The Reckless Picnic

A picture of family and friends laughing gaily, sitting on a rug in a daisy filled field next to a stream, eating lovely home-made delicacies is in the back of our minds when we think picnic in England. Think again…

As Georgina Battiscome said in 1949 in her marvellous book English Picnics, ‘A picnic is the Englishman’s grand gesture, and his final defiance in the face of fate. No climate in the world is less propitious to picnics that the climate of England’

There are great swathes of the world where eating al fresco is taken for granted, you just set a date and time and off you go with your picnic, or – and here’s the rub –  you just open your fridge, take out food and go and eat it outside!

I don’t think these people realise how amazing this is to an English person, or how lucky they are. Picnics in England require the same sort of organisation and logistics that I think NASA used on sending man to the moon.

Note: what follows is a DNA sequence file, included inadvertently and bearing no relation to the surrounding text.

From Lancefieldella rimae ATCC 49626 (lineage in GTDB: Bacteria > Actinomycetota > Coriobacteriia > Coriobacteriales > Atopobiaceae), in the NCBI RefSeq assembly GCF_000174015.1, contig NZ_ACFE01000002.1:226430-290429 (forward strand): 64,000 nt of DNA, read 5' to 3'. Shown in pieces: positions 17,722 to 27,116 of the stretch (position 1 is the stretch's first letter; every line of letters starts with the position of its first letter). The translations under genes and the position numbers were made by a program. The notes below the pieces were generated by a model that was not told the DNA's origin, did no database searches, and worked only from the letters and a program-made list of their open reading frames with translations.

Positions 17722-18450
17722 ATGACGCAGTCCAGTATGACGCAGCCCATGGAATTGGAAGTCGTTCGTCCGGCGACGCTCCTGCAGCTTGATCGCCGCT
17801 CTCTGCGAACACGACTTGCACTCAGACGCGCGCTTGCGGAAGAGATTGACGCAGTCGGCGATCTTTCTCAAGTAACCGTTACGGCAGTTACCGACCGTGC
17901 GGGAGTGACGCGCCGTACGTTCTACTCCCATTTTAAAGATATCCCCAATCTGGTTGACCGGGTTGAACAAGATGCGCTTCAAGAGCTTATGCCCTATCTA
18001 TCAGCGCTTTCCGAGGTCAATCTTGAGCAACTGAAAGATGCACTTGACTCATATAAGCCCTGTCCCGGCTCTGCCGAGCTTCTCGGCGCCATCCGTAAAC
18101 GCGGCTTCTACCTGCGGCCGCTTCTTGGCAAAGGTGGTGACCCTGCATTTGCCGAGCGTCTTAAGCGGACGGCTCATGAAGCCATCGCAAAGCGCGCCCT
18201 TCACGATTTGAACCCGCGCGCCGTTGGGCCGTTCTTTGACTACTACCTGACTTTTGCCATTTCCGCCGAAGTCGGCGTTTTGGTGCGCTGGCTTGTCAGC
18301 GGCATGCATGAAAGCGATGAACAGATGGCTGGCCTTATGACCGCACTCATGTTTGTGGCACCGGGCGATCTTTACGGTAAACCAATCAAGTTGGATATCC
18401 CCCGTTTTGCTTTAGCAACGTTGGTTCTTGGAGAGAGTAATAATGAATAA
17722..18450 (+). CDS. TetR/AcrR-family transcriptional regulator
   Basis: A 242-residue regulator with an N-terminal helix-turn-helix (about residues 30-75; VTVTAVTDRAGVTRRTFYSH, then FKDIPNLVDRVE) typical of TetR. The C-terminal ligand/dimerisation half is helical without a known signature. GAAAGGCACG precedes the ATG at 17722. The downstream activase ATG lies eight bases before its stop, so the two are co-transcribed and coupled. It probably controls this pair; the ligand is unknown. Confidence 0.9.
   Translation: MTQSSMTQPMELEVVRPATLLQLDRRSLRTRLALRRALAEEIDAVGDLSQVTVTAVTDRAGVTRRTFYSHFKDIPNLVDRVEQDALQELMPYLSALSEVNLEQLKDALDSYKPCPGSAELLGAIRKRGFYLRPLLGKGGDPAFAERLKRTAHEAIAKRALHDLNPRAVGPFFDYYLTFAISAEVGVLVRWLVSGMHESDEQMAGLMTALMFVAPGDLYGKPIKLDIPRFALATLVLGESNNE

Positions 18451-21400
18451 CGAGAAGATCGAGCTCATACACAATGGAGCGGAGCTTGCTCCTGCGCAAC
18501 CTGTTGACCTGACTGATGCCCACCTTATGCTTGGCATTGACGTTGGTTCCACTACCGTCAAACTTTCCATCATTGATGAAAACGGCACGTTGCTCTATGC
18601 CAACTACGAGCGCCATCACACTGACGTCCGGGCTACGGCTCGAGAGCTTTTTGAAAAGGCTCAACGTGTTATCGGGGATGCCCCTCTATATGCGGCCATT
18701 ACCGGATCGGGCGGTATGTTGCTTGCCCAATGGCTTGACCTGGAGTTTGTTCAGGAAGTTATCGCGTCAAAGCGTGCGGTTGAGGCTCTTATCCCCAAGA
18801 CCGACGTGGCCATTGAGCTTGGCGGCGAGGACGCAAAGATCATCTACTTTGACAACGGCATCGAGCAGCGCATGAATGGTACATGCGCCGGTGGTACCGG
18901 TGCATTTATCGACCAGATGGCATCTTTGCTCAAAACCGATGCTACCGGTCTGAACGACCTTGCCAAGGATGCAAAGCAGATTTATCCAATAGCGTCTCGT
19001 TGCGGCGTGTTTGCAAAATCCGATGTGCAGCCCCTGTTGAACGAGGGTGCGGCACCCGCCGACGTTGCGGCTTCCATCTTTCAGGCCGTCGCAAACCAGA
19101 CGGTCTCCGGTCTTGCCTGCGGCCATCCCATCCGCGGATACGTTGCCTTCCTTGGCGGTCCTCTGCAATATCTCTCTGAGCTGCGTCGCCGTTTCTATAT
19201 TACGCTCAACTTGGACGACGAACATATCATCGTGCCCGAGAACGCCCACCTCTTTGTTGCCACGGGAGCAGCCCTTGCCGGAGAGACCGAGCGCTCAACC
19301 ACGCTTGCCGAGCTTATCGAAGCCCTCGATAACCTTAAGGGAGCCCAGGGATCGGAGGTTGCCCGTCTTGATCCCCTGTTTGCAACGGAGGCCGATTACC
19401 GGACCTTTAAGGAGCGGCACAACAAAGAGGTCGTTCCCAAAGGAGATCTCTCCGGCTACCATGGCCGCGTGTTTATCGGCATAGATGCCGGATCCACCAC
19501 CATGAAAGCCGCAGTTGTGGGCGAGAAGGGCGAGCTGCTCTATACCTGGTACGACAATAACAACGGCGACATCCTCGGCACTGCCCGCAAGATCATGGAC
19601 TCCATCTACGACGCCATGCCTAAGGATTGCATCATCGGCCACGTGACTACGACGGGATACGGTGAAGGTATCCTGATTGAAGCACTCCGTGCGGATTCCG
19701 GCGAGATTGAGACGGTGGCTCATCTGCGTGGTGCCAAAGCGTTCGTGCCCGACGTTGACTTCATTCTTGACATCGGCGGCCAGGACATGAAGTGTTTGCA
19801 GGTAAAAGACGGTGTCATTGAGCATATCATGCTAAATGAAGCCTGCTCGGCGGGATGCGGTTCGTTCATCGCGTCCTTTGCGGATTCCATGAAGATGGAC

First of all where?

The beach? But it might be windy and our sandwiches will be filled with sand (sorry about the pun) or it might be sunny and we’ll get burnt or the seagulls will dive bomb or it’ll suddenly rain and we’ll end up eating the food in a steamy car.

The countryside? But what about the midges if it’s hot or roaming cows and their cow pats or sinking mud if it rains and we’ll end up eating the food in a steamy car.

Wherever we choose the English picnic isn’t just some jaunt in a T shirt and shorts with a bag of food. We have to go loaded with every bit of kit we’ll need from sun cream and sun hats to first aid kits to umbrellas and a spare jumper and still end up eating the food in a steamy car.

Of course there is always the garden, it’s not far and not very adventurous but at least we can run indoors for all the things we’ve forgotten and we won’t end up eating the food in a steamy car.

But as Elizabeth says in the final words of her book, ‘At this word, picnic, I heard the distant murmur of the seas, and the hurry of shadowy rivers, and the trumpets of bees upon moorlands, and the whisper of autumn woods, with the voices and the laughter of all those I love, ringing, year behind year, through all.’

That’s why we love the thought of picnics.

English Picnics by Georgina Battiscombe


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